Array of silver items to suit any pocket in Strauss & Co’s February Online-Only Auction


Array of silver items to suit any pocket in Strauss & Co’s February Online-Only Auction

12 Feb 2021

The silver department has consigned an array of wonderful pieces for the February Online sale to suit any pocket and home.

Amongst the top lots is a William IV silver three-piece tea service, made by Robert Makepiece & Richard Sibley, London, 1833-1835 (R 18 000 – 20 000). More traditional pieces include a German silver dish, maker’s initials ICK, with import marks for Austro-Hungary, 1886-1922 (R5 000-7 000) and a George II example, Thomas Heming, London, 1759 (R 6 000 – 8 000).

The most humble of dining tables will be enhanced by four Elizabeth II silver candlesticks, Henry Atkins, Sheffield, 1952 (R 15 000 – 20 000) complete with the addition of an Edward VII silver rose bowl, Cooper Brothers & Sons, Sheffield, 1905 (R 7 000 – 9 000) filled with fragrant roses.

Novelty pin cushions are sure to catch the eye of animal lovers, notably a silver-plate example in the form of a chick (R 1 500 – 2 000) and three early 20th century silver pig pin cushions, Adie & Lovekin Ltd, S & Co, Birmingham, (R 3 500 – 5 000).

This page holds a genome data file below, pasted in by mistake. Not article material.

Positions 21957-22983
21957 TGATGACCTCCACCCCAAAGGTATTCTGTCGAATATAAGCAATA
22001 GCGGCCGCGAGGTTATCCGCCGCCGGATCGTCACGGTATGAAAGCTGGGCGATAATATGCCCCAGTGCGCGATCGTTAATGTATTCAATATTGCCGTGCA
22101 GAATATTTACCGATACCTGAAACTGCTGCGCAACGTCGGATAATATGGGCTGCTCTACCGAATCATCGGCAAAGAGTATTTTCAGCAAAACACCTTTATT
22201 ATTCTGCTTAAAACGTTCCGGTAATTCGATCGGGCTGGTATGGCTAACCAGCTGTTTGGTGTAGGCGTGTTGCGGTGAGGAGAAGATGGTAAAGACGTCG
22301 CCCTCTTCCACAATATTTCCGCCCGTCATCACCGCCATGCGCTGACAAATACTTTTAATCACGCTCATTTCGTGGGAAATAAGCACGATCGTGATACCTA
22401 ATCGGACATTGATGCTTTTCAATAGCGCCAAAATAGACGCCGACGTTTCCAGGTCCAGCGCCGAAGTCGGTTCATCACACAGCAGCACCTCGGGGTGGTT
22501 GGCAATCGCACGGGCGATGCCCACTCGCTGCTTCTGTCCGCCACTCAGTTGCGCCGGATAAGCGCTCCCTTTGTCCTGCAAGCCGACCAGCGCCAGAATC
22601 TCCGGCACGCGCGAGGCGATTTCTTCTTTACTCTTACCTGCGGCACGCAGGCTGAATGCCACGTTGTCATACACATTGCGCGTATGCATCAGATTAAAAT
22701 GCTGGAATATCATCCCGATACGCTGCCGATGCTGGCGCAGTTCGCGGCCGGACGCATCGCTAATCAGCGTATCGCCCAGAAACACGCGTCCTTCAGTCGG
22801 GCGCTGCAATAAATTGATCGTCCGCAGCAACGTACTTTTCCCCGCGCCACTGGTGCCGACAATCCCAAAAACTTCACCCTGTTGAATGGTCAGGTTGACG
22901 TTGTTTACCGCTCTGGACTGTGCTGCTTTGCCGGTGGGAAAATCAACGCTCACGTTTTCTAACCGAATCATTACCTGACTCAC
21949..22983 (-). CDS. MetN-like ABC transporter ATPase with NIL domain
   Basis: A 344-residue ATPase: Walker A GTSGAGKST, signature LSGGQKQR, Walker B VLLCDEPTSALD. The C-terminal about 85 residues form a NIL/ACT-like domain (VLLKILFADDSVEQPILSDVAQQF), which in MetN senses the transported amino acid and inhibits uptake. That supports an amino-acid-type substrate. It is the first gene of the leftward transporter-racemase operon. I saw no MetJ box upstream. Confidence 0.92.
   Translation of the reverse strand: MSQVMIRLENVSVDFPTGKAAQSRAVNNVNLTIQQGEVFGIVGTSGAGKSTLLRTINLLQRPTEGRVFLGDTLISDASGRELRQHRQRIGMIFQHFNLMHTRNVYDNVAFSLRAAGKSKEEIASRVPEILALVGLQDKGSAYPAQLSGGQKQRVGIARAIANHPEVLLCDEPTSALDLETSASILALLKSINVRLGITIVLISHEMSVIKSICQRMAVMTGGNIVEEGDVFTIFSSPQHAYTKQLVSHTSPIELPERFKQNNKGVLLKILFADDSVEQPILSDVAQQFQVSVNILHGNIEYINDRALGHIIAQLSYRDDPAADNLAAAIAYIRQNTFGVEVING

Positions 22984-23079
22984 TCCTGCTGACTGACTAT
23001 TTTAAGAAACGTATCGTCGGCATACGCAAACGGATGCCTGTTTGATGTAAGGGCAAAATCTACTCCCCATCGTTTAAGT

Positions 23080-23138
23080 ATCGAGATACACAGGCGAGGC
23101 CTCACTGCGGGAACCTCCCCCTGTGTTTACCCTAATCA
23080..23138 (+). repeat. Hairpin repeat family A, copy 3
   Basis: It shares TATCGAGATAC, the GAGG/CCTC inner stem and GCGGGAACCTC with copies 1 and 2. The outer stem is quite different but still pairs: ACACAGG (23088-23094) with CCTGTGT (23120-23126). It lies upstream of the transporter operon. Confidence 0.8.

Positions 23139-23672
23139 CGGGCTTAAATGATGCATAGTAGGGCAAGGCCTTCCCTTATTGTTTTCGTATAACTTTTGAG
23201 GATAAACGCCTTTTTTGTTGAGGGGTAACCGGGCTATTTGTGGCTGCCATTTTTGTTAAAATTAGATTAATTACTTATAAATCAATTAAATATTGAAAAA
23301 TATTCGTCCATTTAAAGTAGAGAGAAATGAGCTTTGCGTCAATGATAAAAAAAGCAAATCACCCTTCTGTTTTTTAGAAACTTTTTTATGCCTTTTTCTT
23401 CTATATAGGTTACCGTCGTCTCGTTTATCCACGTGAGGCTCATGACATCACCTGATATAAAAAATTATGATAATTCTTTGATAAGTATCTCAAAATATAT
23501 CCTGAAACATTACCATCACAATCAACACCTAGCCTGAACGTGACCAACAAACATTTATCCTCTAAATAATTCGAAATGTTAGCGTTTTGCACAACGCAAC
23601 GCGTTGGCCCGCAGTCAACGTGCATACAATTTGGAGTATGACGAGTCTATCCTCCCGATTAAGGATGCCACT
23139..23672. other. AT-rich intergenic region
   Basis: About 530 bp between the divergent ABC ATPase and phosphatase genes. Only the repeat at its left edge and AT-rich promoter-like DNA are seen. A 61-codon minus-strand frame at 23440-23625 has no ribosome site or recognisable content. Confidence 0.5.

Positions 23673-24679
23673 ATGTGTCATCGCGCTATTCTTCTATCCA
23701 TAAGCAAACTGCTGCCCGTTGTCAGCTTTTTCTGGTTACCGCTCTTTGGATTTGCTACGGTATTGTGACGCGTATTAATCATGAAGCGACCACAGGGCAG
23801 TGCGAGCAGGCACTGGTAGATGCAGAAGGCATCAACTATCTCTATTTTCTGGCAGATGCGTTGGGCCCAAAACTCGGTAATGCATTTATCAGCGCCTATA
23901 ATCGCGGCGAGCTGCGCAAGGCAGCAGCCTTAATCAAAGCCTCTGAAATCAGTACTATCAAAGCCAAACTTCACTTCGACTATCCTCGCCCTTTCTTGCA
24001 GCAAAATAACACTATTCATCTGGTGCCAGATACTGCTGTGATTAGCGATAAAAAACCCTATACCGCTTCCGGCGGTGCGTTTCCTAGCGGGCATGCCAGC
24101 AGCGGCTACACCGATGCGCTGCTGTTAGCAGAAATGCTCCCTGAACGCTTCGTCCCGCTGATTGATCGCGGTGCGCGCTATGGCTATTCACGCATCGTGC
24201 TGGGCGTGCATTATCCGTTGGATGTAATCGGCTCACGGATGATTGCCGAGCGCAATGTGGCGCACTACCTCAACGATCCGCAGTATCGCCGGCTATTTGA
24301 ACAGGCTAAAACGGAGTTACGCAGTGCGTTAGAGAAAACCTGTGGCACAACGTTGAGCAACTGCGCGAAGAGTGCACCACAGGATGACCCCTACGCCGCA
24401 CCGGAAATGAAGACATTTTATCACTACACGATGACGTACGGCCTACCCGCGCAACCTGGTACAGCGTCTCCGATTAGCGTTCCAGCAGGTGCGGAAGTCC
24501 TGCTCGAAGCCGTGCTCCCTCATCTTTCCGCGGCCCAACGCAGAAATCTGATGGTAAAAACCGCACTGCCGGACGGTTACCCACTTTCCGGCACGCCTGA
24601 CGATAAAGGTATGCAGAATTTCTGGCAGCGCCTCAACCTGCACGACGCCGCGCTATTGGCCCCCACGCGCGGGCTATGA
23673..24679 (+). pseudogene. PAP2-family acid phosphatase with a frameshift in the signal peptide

A pleasing mid-20th century Italian silver three-piece coffee service, Palermo, .800 sterling, of small proportions (R 6 000 – 8 000) would be a good way of introducing the younger generation to start a silver collection

A 19th century Victorian Sheffield silver-plate wine decanter wagon trolley complete with two decanters, maker’s initials H & Co, (R 7 000 – 9 000) would be a great conversation piece. On more formal occasions this was a convenient way of passing the wine from guest to guest down a long table. Silver wine bottle coasters are both decorative and functional, so the pair of George V silver bottle coasters, Elkington & Company, Birmingham, 1935 and an Elizabeth II silver coaster, CSR Ltd London, 1986 (R 4 000 – 6 000) should have no trouble finding buyers.

One of the most elegant pieces on the sale is a Victorian silver basket and cover, Joseph Angell & John Angell, London, 1845 (R 5 000 – 7 000) with blue-glass liner. During the Victorian era these were popular wedding gifts, often engraved with whimsical inscriptions to mark a new beginning for the happy couple.

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